The Public Theater’s controversial Shakespeare in the Park production of Julius Caesar, featuring Gregg Henry as a Donald Trump lookalike in the title role, sent me scurrying to my classics shelf to answer the unasked question: Was Julius Caesar anything like Donald Trump? Well, they were both rich, promiscuous, colorful, vain, shrewd manipulators of popular opinion, beloved by many working-class people, insanely ambitious, and able to exploit the weaknesses of their respective political systems. They both bought popular affection with entertainments—Trump had The Apprentice, Caesar put on stupendous gladiatorial shows. They both had three wives.
That’s about it. Caesar was a brave and brilliant military commander whose men were devoted to him. Trump got five deferments and told Howard Stern that risking herpes while having lots of sex was his “Vietnam.” Caesar pardoned his enemies—maybe too often; Trump is still tweeting about Hillary and Obama. Caesar was keen on public works and civic improvements that actually benefited people, unlike the many hideous buildings erected by our president in his former life. Caesar employed the foremost scientists of the day to devise a calendar that lasted over 1,500 years; Trump has contempt for science and indeed any kind of expertise. Caesar was a widely read polymath and a great writer too: The Gallic Wars, his seven-book account of his conquests in Gaul, has tested students of Latin for 2,000 years with sentences like “The baggage having been deposited, we pitched our camp along the shore.” Our Donald is a proud ignoramus, and how likely is it that students in 4017 will be learning English by studying The Art of the Deal? About as likely as that the month of July, named for Caesar, will be renamed Trumpy.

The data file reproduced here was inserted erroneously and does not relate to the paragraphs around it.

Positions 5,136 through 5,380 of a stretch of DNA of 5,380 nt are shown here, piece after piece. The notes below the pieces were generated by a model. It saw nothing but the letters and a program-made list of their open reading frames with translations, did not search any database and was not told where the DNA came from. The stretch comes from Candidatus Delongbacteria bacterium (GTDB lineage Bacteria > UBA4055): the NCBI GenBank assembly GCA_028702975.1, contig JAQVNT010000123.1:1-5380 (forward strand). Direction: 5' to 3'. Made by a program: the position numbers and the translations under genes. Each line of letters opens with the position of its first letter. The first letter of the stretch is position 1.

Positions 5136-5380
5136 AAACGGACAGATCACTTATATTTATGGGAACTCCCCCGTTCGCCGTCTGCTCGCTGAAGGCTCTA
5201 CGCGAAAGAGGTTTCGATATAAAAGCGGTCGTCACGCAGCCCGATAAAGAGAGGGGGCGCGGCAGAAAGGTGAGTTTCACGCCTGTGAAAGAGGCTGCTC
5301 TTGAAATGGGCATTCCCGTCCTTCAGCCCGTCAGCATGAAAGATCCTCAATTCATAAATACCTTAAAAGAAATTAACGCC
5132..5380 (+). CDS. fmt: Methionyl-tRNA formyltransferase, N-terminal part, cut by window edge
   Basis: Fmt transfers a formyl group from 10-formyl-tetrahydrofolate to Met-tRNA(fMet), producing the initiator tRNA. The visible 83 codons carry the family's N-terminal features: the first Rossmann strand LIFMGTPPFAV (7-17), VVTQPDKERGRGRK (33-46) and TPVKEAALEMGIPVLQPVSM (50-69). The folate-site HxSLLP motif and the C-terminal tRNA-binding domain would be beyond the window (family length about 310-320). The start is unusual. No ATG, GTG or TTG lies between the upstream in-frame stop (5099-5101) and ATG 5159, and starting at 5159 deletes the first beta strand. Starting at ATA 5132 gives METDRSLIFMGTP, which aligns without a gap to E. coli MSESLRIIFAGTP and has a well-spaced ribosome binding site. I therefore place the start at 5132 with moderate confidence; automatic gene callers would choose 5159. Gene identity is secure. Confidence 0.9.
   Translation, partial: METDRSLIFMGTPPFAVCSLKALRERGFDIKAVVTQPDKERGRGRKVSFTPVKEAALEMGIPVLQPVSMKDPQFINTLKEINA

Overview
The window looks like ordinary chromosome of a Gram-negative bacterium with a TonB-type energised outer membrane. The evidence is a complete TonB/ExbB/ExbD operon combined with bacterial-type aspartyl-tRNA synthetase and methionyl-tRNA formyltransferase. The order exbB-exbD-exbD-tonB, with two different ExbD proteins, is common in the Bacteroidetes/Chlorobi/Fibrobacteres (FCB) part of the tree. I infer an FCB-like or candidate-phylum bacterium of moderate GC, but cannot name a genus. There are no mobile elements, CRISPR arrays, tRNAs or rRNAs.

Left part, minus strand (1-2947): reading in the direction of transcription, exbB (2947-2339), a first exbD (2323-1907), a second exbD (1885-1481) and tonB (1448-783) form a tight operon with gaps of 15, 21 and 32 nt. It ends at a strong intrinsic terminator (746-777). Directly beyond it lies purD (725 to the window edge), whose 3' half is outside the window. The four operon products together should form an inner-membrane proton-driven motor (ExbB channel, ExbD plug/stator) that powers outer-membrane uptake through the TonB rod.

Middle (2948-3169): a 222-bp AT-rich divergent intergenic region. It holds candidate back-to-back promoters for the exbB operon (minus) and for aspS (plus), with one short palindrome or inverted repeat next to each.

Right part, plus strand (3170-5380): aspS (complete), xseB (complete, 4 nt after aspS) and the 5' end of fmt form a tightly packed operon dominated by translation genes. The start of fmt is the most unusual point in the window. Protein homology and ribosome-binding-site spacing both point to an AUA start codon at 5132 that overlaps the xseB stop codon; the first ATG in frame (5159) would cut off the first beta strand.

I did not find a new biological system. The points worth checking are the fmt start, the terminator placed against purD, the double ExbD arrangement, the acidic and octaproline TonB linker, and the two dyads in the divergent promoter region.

On the whole, I would say Trump should be honored to be compared to Caesar, who is, after all, one of the towering figures of Western history. That’s not how his fans saw it, of course. After Donald Trump Jr. tweeted his objections, Delta and Bank of America withdrew their support, and the National Endowment for the Arts felt compelled to announce on its website that it had nothing to do with the production. The performance I attended was briefly shut down by two protesters who had to be hustled out of the theater and could be heard shrieking outside for sometime afterwards until they were arrested.
Still, I can see why conservatives are upset, although their claims to be shocked, shocked, at the portrayal of the assassination of a sitting president would carry more weight if they had protested when Minnesota’s Guthrie Theater put on the play in 2012, with a Caesar modeled on then-President Obama. And let’s not forget the comments of recent White House guest Ted Nugent, who called for Hillary to be hanged and told Obama to “suck on my machine gun.” No conservative outcry followed that incitement to violence. What bites the objectors, I’ll bet, is not the murder, but the satire: Gregg Henry has the lumbering gait, the expansive, impatient gestures, the super-confidence and vulgarity of our own pussy grabber in chief. (Speaking of which, Tina Benko’s Calpurnia is a dead-on Melania, complete with Slovenian accent, high-fashion costumes and general air of hauteur and boredom.) But Henry doesn’t play Trump as obviously repellent. He’s so buoyant with energy and fun you just have to like him, which makes his assassination a genuinely horrifying moment. It’s hard to rejoice in the killing of someone who makes you laugh. After the murder and Mark Antony’s funeral oration—thrillingly delivered by Elizabeth Marvel with a Southern accent, meant I suppose to convey senatorial smarm and false populism—the performance loses steam. But then, so does the play. Do you even remember the last act?